The Courtiers Could Not Dissuade The Tides

1066 And All That. The courtiers could not dissuade the tidesIn 1965, I had the opportunity to spend a year in Birmingham in the UK. My 3rd grade curriculum at Hallfield School was a demanding adjustment to me, including Latin, French and English history. I don’t recall how the book “1066 And All That,” by W. C. Sellar and R. J. Yeatman, came into my hands, but it did. I considered the hilarity and enjoyment I received from that book to be a fair price to pay for the gleeful demolition of my slim, fighting chance of grasping English history.

The courtiers could not dissuade the tides

I am sharing this with you because I wish to share the Sellar and Yeatman treatment of the Danish king Canute, who ruled England from 1016 to 1035, and then tell you what really happened.

“Canute began by being a Bad King on the advice of his Courtiers who informed him (owing to a misunderstanding of the Rule Britannia) that the King of England was entitled to sit on the sea without getting wet. But finding that they were wrong he gave up this policy and decided to take his own advice in future – thus originating the memorable proverb, ‘Paddle your own Canute’ …”

King Canute. The courtiers could not dissuade the tides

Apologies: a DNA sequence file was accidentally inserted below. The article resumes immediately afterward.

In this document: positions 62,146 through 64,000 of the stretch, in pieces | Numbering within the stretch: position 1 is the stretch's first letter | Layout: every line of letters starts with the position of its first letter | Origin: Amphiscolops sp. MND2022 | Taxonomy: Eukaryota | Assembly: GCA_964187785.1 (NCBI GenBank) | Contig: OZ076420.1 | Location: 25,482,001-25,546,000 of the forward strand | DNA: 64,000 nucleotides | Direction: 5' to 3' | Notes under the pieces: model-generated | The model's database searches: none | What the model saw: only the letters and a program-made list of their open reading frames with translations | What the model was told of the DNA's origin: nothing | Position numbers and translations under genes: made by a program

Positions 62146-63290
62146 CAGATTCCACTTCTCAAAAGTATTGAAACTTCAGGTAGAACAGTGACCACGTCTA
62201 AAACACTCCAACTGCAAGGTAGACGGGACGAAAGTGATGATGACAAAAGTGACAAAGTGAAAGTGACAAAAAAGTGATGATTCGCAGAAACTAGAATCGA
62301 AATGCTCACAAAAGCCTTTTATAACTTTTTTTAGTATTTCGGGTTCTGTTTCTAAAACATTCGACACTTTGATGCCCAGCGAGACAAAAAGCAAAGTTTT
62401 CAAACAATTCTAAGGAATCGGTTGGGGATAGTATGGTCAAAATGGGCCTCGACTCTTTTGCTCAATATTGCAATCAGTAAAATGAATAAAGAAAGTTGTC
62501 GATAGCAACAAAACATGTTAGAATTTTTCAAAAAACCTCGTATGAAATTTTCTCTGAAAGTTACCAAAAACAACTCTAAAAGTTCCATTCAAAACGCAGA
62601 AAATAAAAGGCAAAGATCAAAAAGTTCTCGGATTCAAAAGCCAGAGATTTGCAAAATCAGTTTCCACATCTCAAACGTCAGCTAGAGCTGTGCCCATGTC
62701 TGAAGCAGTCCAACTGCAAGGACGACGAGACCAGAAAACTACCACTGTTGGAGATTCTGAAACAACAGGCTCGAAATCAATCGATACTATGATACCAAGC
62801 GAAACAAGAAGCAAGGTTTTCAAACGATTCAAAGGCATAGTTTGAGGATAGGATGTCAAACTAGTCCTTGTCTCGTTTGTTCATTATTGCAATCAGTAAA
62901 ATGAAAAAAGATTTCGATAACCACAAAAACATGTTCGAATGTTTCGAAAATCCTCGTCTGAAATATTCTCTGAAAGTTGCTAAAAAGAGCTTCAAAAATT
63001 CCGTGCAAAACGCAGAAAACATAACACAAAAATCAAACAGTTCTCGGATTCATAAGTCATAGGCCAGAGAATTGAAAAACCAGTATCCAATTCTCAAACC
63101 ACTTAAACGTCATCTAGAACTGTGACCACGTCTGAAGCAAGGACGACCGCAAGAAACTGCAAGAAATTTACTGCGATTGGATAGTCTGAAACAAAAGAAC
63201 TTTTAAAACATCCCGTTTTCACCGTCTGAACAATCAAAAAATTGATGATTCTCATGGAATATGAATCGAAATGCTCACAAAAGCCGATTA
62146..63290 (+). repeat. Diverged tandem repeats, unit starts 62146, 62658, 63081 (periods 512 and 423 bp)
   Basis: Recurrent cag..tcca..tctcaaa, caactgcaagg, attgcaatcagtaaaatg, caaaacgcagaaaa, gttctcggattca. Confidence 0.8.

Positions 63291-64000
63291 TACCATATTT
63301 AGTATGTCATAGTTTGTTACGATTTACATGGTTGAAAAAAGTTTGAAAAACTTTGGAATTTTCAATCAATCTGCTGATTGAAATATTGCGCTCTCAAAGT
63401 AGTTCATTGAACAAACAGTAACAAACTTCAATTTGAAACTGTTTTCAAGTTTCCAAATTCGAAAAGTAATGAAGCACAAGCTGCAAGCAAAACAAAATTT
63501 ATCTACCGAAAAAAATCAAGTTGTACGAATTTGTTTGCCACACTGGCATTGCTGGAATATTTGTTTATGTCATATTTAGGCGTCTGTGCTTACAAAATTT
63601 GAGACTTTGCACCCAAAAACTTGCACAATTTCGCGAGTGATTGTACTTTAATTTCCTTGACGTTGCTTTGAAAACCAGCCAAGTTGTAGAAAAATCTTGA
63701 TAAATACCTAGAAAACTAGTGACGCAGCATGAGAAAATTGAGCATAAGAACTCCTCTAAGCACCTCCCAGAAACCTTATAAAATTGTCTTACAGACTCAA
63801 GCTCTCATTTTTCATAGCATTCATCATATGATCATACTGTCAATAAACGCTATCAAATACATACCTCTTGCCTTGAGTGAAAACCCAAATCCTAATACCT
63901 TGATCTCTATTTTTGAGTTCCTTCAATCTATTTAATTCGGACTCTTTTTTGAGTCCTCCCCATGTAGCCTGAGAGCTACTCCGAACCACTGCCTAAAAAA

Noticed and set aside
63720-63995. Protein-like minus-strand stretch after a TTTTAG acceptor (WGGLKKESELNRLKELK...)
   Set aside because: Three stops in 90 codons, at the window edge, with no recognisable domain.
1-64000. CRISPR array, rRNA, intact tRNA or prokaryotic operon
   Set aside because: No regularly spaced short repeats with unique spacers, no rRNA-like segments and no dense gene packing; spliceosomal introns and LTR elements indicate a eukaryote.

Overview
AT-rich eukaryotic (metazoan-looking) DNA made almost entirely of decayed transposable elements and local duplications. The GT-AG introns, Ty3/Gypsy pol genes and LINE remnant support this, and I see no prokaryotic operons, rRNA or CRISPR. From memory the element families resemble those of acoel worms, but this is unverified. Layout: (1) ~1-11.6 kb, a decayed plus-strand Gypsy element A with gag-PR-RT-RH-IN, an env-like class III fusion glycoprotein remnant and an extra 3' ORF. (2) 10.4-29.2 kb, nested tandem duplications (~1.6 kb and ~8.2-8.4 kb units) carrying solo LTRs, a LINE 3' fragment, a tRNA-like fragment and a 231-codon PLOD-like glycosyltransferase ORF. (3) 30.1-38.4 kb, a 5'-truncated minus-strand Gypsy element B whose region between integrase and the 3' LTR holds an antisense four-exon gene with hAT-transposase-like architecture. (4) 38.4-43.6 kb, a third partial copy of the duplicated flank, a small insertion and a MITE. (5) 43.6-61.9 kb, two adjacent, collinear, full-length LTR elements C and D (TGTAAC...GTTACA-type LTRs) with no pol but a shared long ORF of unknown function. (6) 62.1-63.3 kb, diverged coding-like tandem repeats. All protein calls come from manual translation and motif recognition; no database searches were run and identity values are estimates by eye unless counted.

In Henry of Huntingdon’s 11th century account, Canute set his throne by the sea shore and commanded the incoming tide to halt and not wet his feet and robes. Yet “continuing to rise as usual [the tide] dashed over his feet and legs without respect to his royal person. Then the king leapt backwards, saying: “Let all men know how empty and worthless is the power of kings, for there is none worthy of the name, but He whom heaven, earth, and sea obey by eternal laws.” He then hung his gold crown on a crucifix, and never wore it again “to the honor of God the almighty King.”

King Canute Defies the Waves. The courtiers could not dissuade the tides

I am sharing this with you because I recalled this story of King Canute as I pondered Step 89 of Steps to Knowledge, “My emotions cannot dissuade my Knowledge.” The word “dissuade” appears seven times in Steps to Knowledge before appearing in this step. The context is consistently encouraging the student to not let some inner phenomenon (thoughts, doubts, fears, confusion) dissuade or talk the student out of going forward with the practice of a particular step.

My emotions are like King Canute’s flattering courtiers. I am the leader of my mind and body. The incoming tide is like Knowledge. While emotions can be intense in the moment, they don’t last. There is something more permanent to follow. King Canute didn’t execute his courtiers, but rather instructed them. Knowledge does not need to destroy my emotions. It only wishes to contribute to them. Sometimes the icky feeling that accompanies the doing (or not doing) of something is a sign that something should be thought out again.

The courtiers could not dissuade the tides. My emotions cannot dissuade my Knowledge.

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